Senator Kate Lundy emphasizes citizen-centric services and location in open government

If you follow the story of Gov 2.0 in Australia, you’ll have come across Senator Kate Lundy. Today, she published a new post making the case that citizen-centric services are a necessary principle for achieving open government:

Australia is facing some big challenges. We have citizens here and around the world now more connected than ever. Using social networks and open govenment strategies to help government to access the ideas and inputs of citizens, the “wisdom of the crowd” will helo governments make better informed decisions and deliver better targetted programs.

We will only achieve true citizen-centric services if collaboration between agencies and departments is the reality. I am firmly of the view that open data strategies are a necessary pre-requisite to achieving a seamless and simple online interaction for citizens with government.

The post is rich with hyperlinks to examples of the points she’s making and is well worth reviewing. This isn’t the first time that Senator Lundy has described “citizen-centric services, democratising data and participatory government” as the three pillars of open government. She spoke about them at the Gov 2.0 Expo in Washington:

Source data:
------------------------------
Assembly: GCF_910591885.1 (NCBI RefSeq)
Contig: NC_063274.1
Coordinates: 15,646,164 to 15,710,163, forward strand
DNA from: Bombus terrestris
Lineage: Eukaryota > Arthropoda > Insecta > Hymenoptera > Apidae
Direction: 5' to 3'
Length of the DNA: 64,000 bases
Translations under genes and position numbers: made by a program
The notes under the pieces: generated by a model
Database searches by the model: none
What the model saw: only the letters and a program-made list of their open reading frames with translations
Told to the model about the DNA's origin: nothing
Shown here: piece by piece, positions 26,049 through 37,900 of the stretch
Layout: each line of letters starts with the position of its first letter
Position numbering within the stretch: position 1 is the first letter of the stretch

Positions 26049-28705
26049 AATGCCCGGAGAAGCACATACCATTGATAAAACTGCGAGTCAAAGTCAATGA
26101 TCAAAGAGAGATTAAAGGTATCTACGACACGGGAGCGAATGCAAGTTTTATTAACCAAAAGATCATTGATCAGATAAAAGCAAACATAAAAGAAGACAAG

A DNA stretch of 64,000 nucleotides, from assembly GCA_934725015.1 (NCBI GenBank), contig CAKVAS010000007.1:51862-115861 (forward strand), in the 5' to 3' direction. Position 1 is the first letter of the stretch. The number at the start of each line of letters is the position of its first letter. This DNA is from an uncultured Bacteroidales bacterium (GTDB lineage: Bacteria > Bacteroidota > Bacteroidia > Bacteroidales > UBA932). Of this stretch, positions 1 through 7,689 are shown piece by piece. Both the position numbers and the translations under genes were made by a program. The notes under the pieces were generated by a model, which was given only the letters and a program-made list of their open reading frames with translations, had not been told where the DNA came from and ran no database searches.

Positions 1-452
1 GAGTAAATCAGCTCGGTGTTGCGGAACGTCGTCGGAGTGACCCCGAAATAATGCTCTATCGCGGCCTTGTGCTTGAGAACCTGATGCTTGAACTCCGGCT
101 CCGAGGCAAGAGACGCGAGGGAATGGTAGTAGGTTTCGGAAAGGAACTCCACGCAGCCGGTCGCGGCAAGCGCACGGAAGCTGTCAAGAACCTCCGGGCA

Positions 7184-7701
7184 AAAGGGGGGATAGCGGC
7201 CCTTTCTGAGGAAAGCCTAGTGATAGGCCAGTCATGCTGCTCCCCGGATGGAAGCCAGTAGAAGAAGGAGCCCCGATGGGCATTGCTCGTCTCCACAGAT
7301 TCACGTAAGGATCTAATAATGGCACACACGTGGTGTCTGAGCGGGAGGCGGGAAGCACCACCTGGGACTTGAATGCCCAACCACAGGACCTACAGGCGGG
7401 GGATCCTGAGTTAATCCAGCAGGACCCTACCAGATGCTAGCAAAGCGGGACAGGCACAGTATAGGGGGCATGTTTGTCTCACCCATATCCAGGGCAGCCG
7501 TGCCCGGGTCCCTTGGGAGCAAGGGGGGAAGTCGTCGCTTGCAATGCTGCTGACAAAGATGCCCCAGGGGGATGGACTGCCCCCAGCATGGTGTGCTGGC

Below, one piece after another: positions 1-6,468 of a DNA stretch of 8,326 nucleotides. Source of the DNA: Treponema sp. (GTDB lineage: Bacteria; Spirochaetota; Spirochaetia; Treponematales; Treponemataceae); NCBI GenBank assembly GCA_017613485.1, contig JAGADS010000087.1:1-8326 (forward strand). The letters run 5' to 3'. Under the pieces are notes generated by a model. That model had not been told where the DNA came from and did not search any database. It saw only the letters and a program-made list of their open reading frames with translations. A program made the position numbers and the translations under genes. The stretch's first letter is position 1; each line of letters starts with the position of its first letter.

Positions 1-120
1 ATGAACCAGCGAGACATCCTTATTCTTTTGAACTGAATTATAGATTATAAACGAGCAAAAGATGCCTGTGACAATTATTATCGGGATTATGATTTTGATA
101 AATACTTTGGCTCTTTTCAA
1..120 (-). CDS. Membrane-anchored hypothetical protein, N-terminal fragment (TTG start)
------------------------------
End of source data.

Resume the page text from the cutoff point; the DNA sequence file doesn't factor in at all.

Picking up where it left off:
For more, below is an interview from last year on open government in Australia:

About Alex Howard

Alexander B. Howard is a DC-based a technology writer and editor. Previously, he was the Washington Correspondent at O'Reilly Media, where he covered the voices, technologies and issues that matter in the intersection of government, technology and society. If you're feeling social, you can follow him on Twitter, like him on Facebook or circle him on Google Plus In addition to corresponding for the O’Reilly Radar, he has contributed to the Huffington Post, Govfresh, Mashable, ReadWriteWeb, National Journal, The Atlantic, CBS News and Forbes. He graduated from Colby College with a bachelor's degree in biology and sociology. Currently, he is a resident of the District of Columbia, where he lives with his greyhound, wife, power tools, plants and growing collection of cast iron pans, many of which are frequently used to pursue his passion for good cooking.

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